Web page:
A beautifully limned miniature portrait painting by Elkanah Tisdale. The sitter, though unknown, is a handsome young man dressed in a black coat. The painting measures 3" by 2", and is in superb condition, with no chips, cracks, bowing, paint loss, or restoration. It is housed in a later metal case.
Few miniatures by Tisdale are known to exist, and with very rare exception, are, as is the case here, unsigned.
Tisdale was born in CT around 1771, then moved to and worked in NYC from 1794 to 1798, the year he met Benjamin Trott, who influenced Tisdale's style. In 1809-1810 he and Trott were in Albany, sharing a studio, after having left NYC to flee a yellow fever epidemic. Tisdale later settled in Hartford, CT. One of his most well-known accomplishments was the first cartoon, depicting the 1812 MA state senatorial districting under Governor Elbridge Gerry. This cartoon engendered the infamous term "gerrymander."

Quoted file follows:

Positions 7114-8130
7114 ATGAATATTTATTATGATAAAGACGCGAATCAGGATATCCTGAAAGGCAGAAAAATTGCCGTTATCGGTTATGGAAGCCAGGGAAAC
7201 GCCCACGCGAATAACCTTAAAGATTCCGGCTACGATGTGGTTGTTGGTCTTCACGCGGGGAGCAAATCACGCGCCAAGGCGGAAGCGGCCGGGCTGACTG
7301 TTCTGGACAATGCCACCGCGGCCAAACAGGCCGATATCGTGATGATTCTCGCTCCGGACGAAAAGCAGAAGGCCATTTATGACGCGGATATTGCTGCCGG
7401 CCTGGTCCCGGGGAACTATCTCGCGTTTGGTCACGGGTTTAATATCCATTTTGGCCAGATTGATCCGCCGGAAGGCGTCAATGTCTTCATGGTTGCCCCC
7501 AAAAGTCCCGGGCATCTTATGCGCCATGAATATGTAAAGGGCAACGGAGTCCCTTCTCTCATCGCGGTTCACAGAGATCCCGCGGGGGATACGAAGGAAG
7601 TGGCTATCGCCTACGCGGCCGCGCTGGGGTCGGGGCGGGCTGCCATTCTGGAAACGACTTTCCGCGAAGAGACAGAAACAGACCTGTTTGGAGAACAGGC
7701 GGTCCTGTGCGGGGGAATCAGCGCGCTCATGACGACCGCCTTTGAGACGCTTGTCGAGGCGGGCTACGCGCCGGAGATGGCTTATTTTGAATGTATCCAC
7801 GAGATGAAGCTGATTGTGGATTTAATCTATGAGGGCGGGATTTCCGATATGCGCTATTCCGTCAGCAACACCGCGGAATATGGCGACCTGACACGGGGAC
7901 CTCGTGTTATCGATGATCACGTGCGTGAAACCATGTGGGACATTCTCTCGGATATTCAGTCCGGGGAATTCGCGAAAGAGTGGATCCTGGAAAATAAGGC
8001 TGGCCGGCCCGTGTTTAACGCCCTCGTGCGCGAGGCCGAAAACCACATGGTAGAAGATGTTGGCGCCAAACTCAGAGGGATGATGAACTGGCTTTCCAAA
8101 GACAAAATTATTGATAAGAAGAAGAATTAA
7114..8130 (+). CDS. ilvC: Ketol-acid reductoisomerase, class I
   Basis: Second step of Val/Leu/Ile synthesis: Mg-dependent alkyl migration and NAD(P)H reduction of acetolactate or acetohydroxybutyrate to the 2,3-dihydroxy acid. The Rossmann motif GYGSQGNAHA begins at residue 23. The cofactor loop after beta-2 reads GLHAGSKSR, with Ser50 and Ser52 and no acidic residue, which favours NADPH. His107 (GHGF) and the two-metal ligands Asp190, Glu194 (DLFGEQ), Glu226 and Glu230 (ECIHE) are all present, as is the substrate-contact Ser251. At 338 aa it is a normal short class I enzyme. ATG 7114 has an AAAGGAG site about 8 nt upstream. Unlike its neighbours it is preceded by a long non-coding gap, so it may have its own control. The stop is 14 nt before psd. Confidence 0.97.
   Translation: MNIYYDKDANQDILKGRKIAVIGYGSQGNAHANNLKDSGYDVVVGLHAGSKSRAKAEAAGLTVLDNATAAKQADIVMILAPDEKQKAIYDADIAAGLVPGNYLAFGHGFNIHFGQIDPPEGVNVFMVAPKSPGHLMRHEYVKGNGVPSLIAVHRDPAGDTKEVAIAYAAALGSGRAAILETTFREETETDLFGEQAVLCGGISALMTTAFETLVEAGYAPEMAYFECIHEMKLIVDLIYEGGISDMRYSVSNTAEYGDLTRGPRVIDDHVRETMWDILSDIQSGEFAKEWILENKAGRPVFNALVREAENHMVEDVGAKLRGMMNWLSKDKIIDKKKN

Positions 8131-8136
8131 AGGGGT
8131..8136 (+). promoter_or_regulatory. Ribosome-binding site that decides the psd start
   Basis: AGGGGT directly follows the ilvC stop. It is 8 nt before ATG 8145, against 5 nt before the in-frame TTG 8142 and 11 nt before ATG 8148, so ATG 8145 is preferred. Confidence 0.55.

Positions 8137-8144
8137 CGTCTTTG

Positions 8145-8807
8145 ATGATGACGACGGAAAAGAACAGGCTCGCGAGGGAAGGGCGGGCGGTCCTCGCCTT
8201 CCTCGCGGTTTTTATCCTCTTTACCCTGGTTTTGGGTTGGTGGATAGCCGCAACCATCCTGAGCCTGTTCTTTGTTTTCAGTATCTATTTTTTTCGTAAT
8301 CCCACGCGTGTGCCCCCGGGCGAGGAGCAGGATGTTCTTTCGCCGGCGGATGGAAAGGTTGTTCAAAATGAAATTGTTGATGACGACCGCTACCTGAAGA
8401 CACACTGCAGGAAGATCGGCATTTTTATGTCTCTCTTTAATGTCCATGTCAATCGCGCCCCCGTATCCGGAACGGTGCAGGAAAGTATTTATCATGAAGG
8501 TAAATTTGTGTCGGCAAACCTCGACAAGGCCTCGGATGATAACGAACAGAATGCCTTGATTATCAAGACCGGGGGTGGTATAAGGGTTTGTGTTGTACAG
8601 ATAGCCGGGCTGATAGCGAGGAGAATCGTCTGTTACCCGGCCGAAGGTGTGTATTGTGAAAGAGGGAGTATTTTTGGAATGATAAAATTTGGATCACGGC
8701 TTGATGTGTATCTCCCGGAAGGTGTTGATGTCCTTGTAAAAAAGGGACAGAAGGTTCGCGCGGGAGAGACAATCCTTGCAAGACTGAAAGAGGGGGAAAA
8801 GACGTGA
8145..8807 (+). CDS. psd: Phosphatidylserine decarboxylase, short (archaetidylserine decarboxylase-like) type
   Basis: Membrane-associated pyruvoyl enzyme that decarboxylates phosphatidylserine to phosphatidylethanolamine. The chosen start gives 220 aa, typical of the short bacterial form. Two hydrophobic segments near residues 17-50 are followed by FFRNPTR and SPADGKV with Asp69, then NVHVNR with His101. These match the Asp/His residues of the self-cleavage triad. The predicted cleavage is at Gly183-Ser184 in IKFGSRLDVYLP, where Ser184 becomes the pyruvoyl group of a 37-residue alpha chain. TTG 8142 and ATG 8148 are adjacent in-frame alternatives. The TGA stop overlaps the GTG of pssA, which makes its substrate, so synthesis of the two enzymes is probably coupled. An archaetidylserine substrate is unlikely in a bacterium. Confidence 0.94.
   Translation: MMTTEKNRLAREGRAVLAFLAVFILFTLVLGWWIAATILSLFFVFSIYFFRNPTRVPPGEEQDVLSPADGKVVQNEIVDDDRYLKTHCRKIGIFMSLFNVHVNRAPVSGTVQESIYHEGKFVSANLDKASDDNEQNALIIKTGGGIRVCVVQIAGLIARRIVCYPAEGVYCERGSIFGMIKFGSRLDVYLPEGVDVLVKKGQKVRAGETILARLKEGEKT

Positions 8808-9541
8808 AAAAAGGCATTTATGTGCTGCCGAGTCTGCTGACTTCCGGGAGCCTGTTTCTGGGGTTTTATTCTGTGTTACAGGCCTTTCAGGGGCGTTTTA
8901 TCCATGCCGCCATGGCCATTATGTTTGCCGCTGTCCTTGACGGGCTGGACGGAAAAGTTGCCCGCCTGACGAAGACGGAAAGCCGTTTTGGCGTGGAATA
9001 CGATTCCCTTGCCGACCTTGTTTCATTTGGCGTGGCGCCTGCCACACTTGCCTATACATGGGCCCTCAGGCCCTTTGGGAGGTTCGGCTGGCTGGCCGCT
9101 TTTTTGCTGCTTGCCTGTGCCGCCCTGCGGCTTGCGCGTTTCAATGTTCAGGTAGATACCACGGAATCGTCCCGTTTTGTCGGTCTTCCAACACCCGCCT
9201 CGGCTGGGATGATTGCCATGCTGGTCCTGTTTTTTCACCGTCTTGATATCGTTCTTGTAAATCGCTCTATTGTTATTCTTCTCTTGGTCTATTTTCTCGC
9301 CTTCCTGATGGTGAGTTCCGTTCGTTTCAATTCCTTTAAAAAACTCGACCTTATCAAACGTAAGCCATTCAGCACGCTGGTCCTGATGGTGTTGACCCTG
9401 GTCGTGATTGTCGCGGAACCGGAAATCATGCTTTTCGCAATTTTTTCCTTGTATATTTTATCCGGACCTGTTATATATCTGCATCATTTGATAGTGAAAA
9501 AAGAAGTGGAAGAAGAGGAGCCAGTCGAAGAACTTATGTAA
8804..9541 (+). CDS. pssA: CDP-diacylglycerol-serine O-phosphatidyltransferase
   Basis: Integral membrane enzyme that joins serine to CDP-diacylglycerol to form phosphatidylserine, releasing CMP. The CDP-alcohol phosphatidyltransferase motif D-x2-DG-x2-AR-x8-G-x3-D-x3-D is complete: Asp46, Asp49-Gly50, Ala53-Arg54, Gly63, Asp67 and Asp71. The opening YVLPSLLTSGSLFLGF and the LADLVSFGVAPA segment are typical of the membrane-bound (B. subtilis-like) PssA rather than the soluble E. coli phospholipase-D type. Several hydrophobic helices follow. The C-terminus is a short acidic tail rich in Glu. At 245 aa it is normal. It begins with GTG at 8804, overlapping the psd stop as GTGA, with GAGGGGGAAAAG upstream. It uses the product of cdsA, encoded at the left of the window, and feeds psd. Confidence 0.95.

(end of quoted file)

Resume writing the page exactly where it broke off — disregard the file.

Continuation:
No doubt in part due to his association with Trott, Tisdale used the ivory surface to great advantage, using it to create glowing skin tones and a liveliness to the background. Both used lighter cross hatching in the upper portions of the background, leading to darker tones, often in shades of blue, in the lower portions of the paintings.